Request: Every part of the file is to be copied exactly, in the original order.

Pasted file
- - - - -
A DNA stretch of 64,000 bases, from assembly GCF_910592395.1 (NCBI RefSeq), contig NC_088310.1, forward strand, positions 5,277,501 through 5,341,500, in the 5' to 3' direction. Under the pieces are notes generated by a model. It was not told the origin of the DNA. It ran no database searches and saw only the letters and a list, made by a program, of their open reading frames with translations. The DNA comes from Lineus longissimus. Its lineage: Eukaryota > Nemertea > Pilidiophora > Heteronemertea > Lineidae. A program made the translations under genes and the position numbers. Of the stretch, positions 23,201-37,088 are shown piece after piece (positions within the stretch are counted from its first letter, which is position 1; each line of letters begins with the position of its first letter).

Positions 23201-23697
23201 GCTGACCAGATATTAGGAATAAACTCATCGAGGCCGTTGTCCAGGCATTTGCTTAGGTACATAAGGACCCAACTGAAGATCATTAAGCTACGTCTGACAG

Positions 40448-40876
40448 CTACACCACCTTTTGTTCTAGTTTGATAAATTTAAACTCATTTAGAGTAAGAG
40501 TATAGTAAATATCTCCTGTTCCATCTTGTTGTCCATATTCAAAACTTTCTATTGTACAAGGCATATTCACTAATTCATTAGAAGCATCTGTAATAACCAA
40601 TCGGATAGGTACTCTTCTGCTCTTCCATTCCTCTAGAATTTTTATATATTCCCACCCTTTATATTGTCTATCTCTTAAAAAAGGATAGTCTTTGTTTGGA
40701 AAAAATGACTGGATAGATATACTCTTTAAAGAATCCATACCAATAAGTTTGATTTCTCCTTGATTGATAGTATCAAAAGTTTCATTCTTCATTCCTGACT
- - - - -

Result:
A DNA stretch of 64,000 bases, from assembly GCF_910592395.1 (NCBI RefSeq), contig NC_088310.1, forward strand, positions 5,277,501 through 5,341,500, in the 5' to 3' direction. Under the pieces are notes generated by a model. It was not told the origin of the DNA. It ran no database searches and saw only the letters and a list, made by a program, of their open reading frames with translations. The DNA comes from Lineus longissimus. Its lineage: Eukaryota > Nemertea > Pilidiophora > Heteronemertea > Lineidae. A program made the translations under genes and the position numbers. Of the stretch, positions 23,201-37,088 are shown piece after piece (positions within the stretch are counted from its first letter, which is position 1; each line of letters begins with the position of its first letter).

Positions 23201-23697
23201 GCTGACCAGATATTAGGAATAAACTCATCGAGGCCGTTGTCCAGGCATTTGCTTAGGTACATAAGGACCCAACTGAAGATCATTAAGCTACGTCTGACAG

Positions 40448-40876
40448 CTACACCACCTTTTGTTCTAGTTTGATAAATTTAAACTCATTTAGAGTAAGAG
40501 TATAGTAAATATCTCCTGTTCCATCTTGTTGTCCATATTCAAAACTTTCTATTGTACAAGGCATATTCACTAATTCATTAGAAGCATCTGTAATAACCAA
40601 TCGGATAGGTACTCTTCTGCTCTTCCATTCCTCTAGAATTTTTATATATTCCCACCCTTTATATTGTCTATCTCTTAAAAAAGGATAGTCTTTGTTTGGA
40701 AAAAATGACTGGATAGATATACTCTTTAAAGAATCCATACCAATAAGTTTGATTTCTCCTTGATTGATAGTATCAAAAGTTTCATTCTTCATTCCTGACT